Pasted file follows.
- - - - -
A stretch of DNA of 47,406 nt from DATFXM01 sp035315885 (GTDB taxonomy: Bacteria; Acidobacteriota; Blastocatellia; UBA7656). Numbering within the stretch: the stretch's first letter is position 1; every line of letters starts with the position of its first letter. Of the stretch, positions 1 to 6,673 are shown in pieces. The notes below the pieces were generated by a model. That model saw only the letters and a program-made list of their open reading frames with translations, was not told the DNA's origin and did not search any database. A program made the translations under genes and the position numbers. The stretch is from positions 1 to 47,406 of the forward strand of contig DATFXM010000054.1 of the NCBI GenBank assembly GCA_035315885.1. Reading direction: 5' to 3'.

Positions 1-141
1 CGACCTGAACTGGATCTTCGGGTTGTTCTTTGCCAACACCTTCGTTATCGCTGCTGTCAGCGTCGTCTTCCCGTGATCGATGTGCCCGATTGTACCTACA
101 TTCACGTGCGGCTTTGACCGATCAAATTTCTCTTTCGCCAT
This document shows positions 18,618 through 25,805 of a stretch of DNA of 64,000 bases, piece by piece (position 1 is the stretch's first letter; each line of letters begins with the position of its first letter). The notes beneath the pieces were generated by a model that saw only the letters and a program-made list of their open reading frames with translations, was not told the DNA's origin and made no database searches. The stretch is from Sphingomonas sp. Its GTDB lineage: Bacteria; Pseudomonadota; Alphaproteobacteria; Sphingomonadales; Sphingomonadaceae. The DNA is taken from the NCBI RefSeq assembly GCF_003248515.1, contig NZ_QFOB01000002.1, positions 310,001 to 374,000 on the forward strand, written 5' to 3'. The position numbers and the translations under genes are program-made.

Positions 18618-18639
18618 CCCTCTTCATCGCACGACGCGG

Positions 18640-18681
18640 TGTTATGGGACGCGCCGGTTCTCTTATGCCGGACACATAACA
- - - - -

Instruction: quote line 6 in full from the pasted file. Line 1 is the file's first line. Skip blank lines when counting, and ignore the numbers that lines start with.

Positions 18618-18639